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Tuesday, November 25, 2008

AGSC Downgrades the Suburban

The list of U.S. Graded Stakes for 2009 has been released and, as Ray Paulick notes, it’s top-heavy with G1s and G2s, with six races promoted to G1 status and only one downgraded: the venerable yet notably weakened Suburban Handicap, only two years removed from Invasor’s easy victory (and one year into Shadwell Farm's sponsorship, thus the downgrade must really piss them off).

The decline of this race, more than any other in recent years, really bothers me. As a pre-teen fanatic of horse racing history, I revered the Suburban which, along with the Metropolitan and Brooklyn, once formed a handicap Triple Crown, won by such greats as Tom Fool and Kelso. The first to achieve the feat was the legendary Whisk Broom II who did it at 6-year-old, carrying 139 pounds. Assault, Nashua, Bold Ruler, Sword Dancer, Buckpasser, Dr. Fager, Forego, and Foolish Pleasure all won the mighty Suburban. I particularly love the latter’s 1976 victory over Lord Rebeau and Forego—what a physical monster Forego was, and scrappy little Foolish Pleasure held on for the victory, denying Forego the Triple Crown!

Teresa over at Brooklyn Backstretch wrote her usual exquisite piece on this handicap Triple Crown back in June, and I share her angst at the lack of attention given to attempting it these days. While the sport needs to change, grow and move forward in so many ways, parts of its history need not be forgotten, and races like the Suburban definite fall into that category. Unfortunately, its decline appears to be indicative of not only the plethora of early retirements due to injury or stud duty for 3-year-olds in recent years, but also the continuing waning of "important" route races over 9f.

While 3-year-olds continue to have the Kentucky Derby (10f), Preakness (9.5f), Belmont (12f), and Travers (10f), the remaining G1 dirt routes include four 10f races—Hollywood Gold Cup, Pacific Classic, Santa Anita Handicap and the BC Classic—run on artificial surfaces; only the Pimlico Special (9.5f) and Jockey Club Gold Cup (10f) remain as G1s on dirt, and considering the tenuous financial situation of Maryland racing, who knows if Pimlico will retain the Special. How very sad.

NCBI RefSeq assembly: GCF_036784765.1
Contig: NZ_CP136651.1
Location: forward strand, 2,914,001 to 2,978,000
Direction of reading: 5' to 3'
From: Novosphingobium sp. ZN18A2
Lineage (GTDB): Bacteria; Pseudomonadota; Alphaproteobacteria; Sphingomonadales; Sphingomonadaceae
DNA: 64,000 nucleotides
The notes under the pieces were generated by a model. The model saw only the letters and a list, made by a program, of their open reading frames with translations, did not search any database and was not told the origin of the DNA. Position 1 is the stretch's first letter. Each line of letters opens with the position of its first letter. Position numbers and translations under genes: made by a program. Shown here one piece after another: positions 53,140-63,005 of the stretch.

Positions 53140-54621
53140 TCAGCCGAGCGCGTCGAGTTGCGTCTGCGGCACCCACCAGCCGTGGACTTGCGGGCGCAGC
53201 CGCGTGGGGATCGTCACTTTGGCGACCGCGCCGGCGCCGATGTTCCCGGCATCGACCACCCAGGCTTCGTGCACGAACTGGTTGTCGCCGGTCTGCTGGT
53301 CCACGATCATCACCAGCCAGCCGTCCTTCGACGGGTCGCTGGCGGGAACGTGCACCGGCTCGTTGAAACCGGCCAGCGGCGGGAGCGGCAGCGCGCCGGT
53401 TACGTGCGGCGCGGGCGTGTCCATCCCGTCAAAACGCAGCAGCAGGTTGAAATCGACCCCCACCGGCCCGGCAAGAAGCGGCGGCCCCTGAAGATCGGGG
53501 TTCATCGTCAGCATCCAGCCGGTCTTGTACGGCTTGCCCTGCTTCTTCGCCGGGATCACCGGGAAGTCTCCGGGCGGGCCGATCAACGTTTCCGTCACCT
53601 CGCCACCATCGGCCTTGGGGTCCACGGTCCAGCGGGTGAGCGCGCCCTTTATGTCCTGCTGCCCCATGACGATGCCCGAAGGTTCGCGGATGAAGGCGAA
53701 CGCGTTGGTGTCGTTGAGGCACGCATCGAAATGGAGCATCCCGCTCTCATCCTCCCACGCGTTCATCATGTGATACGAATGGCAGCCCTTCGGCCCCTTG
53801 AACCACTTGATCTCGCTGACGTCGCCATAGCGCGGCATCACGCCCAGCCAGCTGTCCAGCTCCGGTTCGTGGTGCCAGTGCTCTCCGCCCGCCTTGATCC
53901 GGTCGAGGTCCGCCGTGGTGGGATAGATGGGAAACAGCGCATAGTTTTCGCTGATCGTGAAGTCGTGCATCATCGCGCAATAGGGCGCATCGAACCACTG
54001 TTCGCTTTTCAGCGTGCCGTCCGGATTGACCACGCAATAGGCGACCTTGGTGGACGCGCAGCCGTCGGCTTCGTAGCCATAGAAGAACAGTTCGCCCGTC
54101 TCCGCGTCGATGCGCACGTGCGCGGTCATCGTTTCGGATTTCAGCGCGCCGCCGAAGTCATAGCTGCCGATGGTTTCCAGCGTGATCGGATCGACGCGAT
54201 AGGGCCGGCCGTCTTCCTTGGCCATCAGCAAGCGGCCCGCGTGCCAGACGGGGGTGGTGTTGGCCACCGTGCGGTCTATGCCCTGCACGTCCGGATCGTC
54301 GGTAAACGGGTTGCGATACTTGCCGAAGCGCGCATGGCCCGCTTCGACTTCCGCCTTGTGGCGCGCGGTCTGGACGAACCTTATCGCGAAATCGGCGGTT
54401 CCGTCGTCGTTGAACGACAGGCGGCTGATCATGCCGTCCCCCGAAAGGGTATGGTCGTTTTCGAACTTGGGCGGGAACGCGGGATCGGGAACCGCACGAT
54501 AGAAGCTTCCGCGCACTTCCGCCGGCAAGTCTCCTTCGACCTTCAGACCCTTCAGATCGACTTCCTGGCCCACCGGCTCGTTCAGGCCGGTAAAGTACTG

And it begs the question, why is winning the 3-year-old Triple Crown important anymore?

I am serious.

Proving you can win at 12f doesn't mean squat when you and your offspring will only have one opportunity to run 12f on dirt. “Stamina” is a dirty word. All bow down to the omnipotent horse racing god “Speed.”

Sprinters have 11 total G1 races, at 6f (Ancient Title, Bing Crosby, Frank De Francis Memorial Dash, BC Sprint, and Vosburgh) and 7f (Carter, Forego, King’s Bishop, Malibu, Pat O’Brien, and Triple Bend), and only two of those (King’s Bishop and Malibu) are restricted to 3-year-olds.

Yes, I know I am oversimplifying, but I miss seeing dirt horses tested over significant distances. Maybe that's why I prefer turf racing these days, as it appears to be the last bastion of stamina, thus employing more complex race riding tactics—a thinking jock’s game, an intelligent horse’s challenge, and a race that’s relatively, gloriously unpredictable.

Finally, kudos to Presque Isle for gaining G3 status for the Masters Stakes after only two years. I was there for the inaugural running when Miss Macy Sue beat Wild Gams and Miraculous Miss—the latter finished second behind Maryfield at sloppy Monmouth in the first BC Filly & Mare Sprint, while Miss Macy Sue got third. In this year’s Masters, Wild Gams turned the tables, beating Miss Macy Sue and Dream Rush.

3 comments:

Teresa said...

Thanks for the link, Valerie. I love your analysis of the graded stakes at various distances, and I share your dismay about the downgrading of the Suburban as well as your head-shaking about the importance of the Triple Crown. Oh, I get it from a breeding standpoint, and even, I suppose, from the perspective of looking at how three year olds develop. But they're not going to mature all that in the five weeks between the Derby and the Belmont (I am certain to be challenged on that one), and far more interesting to me is what will happen to horses from age three to ages four and five.

John said...

Nicely put, the problem is nobody is listening.

Well I am but that won't do you much good :-)

Anonymous said...

Nice post.

Clearly the grading system is run for the benefit of breeders and to a lesser extent owners.

What is troubling is that the number of G1 races for older horses are more numerous for the shorter races; 1 1/8 miles and less.

Commercial breeding is where many of the problems with the sport and the game find their start.

There is a market opportunity here for someone who wants to step forward and take advantage of it.

Better handicappers know when a G1 is legitimate and when not.

Thanks again,

Michael